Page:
For the boys choices go from the more casual and basic lace up – in a sturdy leather and neutral color – to some more fashion-forward options ranging from denim to suede, in both bold and subdued colors.  The traditional wing tip accents are in full force; I always love the look of the wing-tip – retro and stylish but not too prissy.  I did a quick perusal and came up with a random selection of fun versions to run by my resident male fashion critic.  I made sure to cover a wide spectrum, expecting some comment and definite objections.

While I thought some of the more fashion forward choices were cool – not too metro, but still stylish, he quickly and not surprisingly vetoed several of the choices.  Suede is apparently too impractical as it gets dirty and worn quickly and some of the colors were a bit too effete – if the red was a bit much you can imagine what he had to say about the yellow.  And let’s not even get him started on pointy toes.  However, the black and white saddle shoe was given a surprising thumbs-up as cool – with the caveat that they would be perfect at the golf club…or on a veranda, with a linen suit and a mint julep.  Generally speaking the overall concept of the oxford was resoundingly approved.  Comfortable, practical, traditional and manly.  Every man should have a pair – just not in red suede.

For the girls there were so many options I had a hard time picking the best.  Oxfords perfectly satisfy my taste for vintage styled shoes and they are innately wearable, so I have become something of a connoisseur – I have at least four pairs in my closet at present ranging from a sporty low heeled cream number from House of Harlow 1960 to my beloved suede high heels in chocolate and grey from now departed and truly missed designer Taryn Rose – queen of comfort and style.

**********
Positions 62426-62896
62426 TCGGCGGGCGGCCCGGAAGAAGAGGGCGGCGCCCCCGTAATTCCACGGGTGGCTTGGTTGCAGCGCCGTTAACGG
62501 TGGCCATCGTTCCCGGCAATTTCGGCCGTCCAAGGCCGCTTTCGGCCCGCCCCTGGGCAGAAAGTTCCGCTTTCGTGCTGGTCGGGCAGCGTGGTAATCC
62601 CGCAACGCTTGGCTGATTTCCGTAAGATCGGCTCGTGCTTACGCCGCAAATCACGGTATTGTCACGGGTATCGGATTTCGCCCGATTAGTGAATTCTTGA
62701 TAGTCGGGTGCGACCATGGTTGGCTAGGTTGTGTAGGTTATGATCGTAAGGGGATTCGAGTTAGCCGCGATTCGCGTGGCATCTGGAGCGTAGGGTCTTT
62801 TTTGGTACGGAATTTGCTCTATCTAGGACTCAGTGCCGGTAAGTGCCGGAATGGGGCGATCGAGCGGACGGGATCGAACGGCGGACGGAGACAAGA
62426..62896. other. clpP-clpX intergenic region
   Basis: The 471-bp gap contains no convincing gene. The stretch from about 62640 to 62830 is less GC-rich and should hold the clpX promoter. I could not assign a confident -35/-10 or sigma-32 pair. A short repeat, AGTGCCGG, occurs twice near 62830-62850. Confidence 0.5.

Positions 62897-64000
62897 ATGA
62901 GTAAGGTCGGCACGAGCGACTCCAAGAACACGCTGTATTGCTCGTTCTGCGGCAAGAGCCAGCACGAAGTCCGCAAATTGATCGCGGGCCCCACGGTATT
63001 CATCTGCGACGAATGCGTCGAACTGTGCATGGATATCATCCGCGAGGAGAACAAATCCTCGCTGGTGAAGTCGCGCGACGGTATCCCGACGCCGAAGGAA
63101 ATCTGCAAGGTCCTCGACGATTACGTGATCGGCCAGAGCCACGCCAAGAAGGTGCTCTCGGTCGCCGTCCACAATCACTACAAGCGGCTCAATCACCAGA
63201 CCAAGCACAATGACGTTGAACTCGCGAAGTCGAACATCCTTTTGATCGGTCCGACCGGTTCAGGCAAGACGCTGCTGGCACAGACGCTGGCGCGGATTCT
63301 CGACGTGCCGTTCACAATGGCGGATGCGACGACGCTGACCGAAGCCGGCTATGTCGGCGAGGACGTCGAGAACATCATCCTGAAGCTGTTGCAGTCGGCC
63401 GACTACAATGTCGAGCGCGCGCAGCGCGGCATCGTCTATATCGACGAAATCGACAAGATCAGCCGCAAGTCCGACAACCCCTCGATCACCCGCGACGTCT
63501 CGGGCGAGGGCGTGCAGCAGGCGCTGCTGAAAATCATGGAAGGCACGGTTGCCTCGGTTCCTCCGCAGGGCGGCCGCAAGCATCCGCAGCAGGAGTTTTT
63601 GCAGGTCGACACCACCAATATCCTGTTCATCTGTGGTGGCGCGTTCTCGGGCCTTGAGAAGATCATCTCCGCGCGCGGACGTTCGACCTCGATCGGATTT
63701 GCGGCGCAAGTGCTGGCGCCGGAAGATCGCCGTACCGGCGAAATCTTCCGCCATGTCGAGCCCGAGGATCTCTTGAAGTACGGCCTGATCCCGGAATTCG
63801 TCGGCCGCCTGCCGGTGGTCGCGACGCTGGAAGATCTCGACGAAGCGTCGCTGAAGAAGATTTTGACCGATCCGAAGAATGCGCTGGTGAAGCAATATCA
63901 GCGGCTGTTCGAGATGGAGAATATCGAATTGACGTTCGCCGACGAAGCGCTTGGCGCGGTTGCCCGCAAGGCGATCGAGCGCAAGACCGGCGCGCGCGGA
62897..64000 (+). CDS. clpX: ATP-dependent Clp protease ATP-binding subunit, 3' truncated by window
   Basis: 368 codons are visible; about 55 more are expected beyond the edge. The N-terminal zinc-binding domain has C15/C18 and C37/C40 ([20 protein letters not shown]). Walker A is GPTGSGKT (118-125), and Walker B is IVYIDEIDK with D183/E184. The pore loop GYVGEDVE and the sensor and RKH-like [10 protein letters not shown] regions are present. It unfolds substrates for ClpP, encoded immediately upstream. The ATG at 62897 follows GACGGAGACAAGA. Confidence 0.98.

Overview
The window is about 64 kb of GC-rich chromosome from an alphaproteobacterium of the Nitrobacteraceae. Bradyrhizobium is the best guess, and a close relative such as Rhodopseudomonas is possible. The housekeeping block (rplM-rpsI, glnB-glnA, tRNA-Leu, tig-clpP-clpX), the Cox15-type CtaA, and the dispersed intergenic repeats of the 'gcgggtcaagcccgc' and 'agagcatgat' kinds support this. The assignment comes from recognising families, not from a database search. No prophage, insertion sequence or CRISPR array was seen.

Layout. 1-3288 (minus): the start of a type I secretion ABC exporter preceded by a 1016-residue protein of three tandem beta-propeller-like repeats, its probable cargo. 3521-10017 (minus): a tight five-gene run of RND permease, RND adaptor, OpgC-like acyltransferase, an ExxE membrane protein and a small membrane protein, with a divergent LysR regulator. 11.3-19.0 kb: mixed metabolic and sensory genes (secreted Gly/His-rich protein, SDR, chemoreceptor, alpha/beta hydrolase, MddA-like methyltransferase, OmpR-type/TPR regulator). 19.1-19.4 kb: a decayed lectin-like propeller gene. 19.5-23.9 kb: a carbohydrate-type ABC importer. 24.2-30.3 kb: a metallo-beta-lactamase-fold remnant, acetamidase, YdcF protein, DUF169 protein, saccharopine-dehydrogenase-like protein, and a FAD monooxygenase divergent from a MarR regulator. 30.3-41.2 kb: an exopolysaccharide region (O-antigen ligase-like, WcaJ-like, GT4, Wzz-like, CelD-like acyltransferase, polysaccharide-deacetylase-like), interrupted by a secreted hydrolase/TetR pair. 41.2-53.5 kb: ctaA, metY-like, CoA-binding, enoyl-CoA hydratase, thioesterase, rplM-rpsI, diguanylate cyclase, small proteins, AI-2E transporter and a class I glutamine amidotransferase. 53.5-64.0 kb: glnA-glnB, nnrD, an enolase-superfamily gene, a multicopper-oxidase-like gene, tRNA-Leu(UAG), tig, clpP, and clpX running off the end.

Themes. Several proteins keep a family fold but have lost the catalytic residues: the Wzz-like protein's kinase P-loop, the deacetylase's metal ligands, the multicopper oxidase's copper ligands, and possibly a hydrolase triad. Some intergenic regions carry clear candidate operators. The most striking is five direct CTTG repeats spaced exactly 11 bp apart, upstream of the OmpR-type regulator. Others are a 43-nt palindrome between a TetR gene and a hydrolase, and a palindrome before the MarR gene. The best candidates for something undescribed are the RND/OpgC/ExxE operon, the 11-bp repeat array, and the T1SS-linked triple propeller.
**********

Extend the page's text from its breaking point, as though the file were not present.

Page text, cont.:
The selection this season is terrific and is leaving me in a quandary as to how to limit my purchases and yet not miss out on the best of the season.   Where I usually have to scour the shops and sites for oxfords, this season they are every where; offered, as expected, by the creative brands like Poetic License and All Black, but also offered by more mainstream designers like Steve Madden and Cole Haan.  And many have become inspired to take these little darlings beyond the mundane and every day.  Even G. H. Bass, the ubiquitous name in traditional saddle shoes and penny loafers, has gotten creative, partnering with designer Rachel Antonoff again this season to develop some terrific riffs on the classics for women.  I love what they have done with color and embellishment – transforming the classic saddle shoe into a major look.

On the casual side low-heeled oxfords are a fab alternative to the ballet flat, giving an instant kick of sporty, demi-masculine panache that no ballerina shoe will ever achieve.  A flat oxford, plain or with a “girly” detail like ribbons, a fun color, or other feminine adornment is the perfect accompaniment to the cuffed boyfriend jean or a cropped pant.  I really love this cute red suede pair with the satin ribbons from Betsy Johnson and Nordstrom had a whole selection with fun details like the stripey ribbon laces in the cream number above.

When you really want to kick things up a notch, try a high-heeled oxford – very powerful and sexy in a covered up sort of way – a great shoe to wear with a pant – especially the wider legged versions trending right now.  I found so many fun options that it was hard to decide which ones to feature, but couldn’t leave out Chie Mihara’s with the ruffly flowers – simply awesome.  And for some more color, Poetic License came through yet again, with this little detailed number in yellow.  The cut outs on the black and white spectator version from Boutique 9 are great – I have a similar pair which I love to wear with black trousers and a ruffled, puff sleeved white blouse for a sort of thirties ingénue vibe.  But you don’t have to love vintage inspirations to rock the oxford.  You can wear this black cool chic number with a pared down suit and there are plenty of other simple, stream-lined options out there in high and low heels that are really timeless and chic.